End-Of-Life Decisions For Families

End-of-Life Decisions .. this is a hard subject at times.  Have you had the conversation with your parents yet about how they envision their life as they get closer to the end of it?  Most of us haven’t.  But it is time that we do.

It is important for us to think about how we want our life to be at the end, because the medical professionals around us during that time certainly aren’t going to guess what we want.  And given the tendency to overdiagnose, overtreat, and overmedicate, you may get subjected to more interventions than you ever anticipated.  The time to be considering what you or your parents might want and not want, and what you want your life to look like, is before you are in the midst of a crisis and needing to make quick decisions. Continue reading

Home Care Addresses Social Isolation Worries

A recent Harvard School of Public Health study published in The American Journal of Public Health suggests that “strong social ties, through friends, family and community groups can preserve our brain health as we age and that social isolation may be an important risk factor for cognitive decline in the elderly.” The study also indicated that those elderly engaged in many social contacts had the slowest rate of memory decline. Continue reading

Embarrassing Things People With Dementia Say

Many people with dementia lose their social filters and no longer understand what is or is not appropriate to say in public.  They do not say embarrassing things intentionally, but have indeed lost the lens they used to live with.  You may have encountered situations like these:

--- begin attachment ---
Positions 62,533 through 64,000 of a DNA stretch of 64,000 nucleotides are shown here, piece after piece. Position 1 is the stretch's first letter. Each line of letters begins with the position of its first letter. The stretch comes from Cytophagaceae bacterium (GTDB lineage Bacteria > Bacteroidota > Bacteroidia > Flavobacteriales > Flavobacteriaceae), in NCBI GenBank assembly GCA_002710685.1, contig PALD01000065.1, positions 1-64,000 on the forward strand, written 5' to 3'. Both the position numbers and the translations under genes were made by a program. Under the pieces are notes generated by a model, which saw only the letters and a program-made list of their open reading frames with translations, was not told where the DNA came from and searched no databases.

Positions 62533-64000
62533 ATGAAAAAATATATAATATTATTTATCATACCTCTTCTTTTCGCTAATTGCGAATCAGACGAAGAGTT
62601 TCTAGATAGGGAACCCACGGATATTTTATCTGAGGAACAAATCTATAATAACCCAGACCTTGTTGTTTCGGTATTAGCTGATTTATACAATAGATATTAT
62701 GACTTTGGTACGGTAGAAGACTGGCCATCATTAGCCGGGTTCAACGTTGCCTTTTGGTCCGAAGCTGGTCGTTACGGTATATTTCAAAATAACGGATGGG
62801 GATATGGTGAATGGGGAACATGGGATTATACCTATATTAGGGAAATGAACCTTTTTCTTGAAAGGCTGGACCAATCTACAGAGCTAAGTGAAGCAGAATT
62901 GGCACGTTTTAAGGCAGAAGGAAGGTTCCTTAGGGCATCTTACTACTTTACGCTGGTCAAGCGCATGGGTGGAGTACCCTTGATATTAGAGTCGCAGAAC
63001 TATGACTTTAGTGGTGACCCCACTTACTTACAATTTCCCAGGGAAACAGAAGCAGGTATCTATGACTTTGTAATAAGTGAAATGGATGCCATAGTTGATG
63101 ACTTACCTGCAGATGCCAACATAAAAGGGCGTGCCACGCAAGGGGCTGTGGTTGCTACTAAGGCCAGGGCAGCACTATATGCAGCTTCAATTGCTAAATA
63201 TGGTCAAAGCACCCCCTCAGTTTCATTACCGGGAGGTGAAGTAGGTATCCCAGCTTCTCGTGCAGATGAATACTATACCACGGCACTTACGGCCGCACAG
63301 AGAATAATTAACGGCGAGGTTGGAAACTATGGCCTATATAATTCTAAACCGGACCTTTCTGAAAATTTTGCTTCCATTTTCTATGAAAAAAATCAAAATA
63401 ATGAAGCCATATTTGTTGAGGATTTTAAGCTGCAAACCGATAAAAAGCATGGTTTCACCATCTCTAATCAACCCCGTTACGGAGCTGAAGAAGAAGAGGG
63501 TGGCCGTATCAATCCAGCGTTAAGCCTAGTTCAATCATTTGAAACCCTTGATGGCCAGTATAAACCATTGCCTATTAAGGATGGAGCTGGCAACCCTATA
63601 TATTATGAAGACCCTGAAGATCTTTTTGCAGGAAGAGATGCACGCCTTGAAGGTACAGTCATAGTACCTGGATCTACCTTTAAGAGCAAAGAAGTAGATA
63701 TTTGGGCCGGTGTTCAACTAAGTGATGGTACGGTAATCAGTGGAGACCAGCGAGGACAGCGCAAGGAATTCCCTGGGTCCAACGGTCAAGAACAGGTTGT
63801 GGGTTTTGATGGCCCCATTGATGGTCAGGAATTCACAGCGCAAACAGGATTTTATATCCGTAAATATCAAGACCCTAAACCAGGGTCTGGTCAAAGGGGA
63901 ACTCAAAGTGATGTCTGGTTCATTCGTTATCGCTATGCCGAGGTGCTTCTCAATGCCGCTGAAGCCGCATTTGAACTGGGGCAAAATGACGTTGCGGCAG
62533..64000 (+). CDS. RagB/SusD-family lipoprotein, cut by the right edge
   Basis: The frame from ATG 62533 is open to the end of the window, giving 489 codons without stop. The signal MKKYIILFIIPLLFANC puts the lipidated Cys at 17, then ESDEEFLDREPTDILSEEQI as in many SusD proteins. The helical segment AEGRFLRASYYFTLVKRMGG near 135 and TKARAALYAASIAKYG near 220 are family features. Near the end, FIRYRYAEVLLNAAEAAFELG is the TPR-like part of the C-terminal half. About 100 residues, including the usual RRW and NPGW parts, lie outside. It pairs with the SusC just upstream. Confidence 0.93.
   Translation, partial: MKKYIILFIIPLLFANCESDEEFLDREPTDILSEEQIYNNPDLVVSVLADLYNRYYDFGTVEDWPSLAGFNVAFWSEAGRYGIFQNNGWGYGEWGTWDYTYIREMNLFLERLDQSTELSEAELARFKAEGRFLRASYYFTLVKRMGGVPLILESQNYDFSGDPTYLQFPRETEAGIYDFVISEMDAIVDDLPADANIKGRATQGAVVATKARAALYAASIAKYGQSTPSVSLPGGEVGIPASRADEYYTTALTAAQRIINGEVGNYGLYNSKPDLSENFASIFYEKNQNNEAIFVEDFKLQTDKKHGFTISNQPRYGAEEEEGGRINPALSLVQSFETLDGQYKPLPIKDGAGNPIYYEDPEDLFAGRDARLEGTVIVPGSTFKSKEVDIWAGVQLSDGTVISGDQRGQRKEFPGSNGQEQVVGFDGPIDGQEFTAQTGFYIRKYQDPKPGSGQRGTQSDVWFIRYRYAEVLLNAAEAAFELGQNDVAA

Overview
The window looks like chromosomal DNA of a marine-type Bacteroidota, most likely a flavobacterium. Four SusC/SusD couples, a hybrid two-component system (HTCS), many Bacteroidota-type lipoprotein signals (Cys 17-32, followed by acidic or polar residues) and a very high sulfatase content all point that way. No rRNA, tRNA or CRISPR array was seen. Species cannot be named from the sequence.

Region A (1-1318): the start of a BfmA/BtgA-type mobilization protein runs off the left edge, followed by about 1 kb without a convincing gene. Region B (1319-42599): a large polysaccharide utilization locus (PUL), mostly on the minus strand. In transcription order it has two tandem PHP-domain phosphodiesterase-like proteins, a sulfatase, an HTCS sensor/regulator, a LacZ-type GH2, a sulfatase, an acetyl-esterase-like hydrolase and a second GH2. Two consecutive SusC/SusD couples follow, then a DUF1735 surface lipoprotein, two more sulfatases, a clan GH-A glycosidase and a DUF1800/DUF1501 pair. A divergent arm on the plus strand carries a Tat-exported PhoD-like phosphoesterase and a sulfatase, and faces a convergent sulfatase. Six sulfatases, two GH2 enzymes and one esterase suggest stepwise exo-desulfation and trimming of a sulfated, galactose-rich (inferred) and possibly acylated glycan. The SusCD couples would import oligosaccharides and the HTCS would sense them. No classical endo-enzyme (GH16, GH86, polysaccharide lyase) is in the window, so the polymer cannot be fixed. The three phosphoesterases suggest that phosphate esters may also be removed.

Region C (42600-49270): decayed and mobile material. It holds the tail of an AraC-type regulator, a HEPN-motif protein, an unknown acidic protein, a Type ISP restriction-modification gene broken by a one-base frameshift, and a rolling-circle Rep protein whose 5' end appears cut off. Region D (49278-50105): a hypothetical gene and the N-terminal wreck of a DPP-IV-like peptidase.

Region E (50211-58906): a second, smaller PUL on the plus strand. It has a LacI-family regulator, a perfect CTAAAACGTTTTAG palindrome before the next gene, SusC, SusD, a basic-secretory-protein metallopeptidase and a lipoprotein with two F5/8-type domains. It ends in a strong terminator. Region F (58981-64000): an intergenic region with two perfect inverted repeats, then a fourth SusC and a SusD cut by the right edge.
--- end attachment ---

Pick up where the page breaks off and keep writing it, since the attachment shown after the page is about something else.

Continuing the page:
Person with Dementia: (upon hearing someone speaking a different language) “Speak English!” Or use a racial slur to describe them.

I have seen and heard many elders using racial references that were, to say the least, disrespectful. It doesn’t necessarily mean the people are racist, though some are.  Many of our elders grew up in much less diverse communities than we have today.  They have simply lost whatever inhibitions they may have had. So when they see someone of another ethnicity, they blurt out labels that they heard as youths, embarrassing everyone involved. Continue reading

Casey Kasem’s Caregiving Fiasco – Prepare with End of Life Planning

The bizarre family feud over who should take care of Casey Kasem and make decisions about his care was played out publicly and legally for several years until his death this month. His 3 children from a first marriage and his second wife fought vehemently in both the media and the courts over who should be able to make decisions, who was able to visit him, who was ultimately responsible for his care. His wife went as far as secretly moving him out of California and not letting the rest of his family know where he was.

Most families, even if they disagree about care for a parent, won’t go to such extremes as Kasem’s family. But family conflict is common and we can use Casey Kasem as a reminder that it’s worth taking the time to talk to the people around you about what’s important for you at the end of your life, or even in your later years. Continue reading

Care Resources for Visually-Impaired Seniors

Periodically I take the time to sort through the stacks of brochures I collect and organize them so I can at least pretend to know where things are. This morning during my organizing, I rediscovered a brochure for the Audio Information Network of Colorado. This is a fabulous service I recommend to many clients who really miss being able to read the newspaper.

Poor vision is all too common among seniors and contributes to isolation and withdrawal from social connections. When you can no longer keep up with the local news or your favorite magazine, you’ve lost some of the regular routines of your life.

The Audio Information Network (AINC) understands that local information is the hardest to access for blind and visually-impaired individuals, and that is what they focus on. And, the service is free.

Audio Information Network of ColoradoAINC is among the nation’s leading resources for blind, visually impaired and print-disabled individuals, providing its listeners with free access to recorded programming 24 hours a day, 7 days a week. The services allows registered listeners to access audio programs online, through downloaded podcasts, on TV or over the phone. Recorded content from over 100 newspapers and magazine articles provides everything from national news to local news and community events.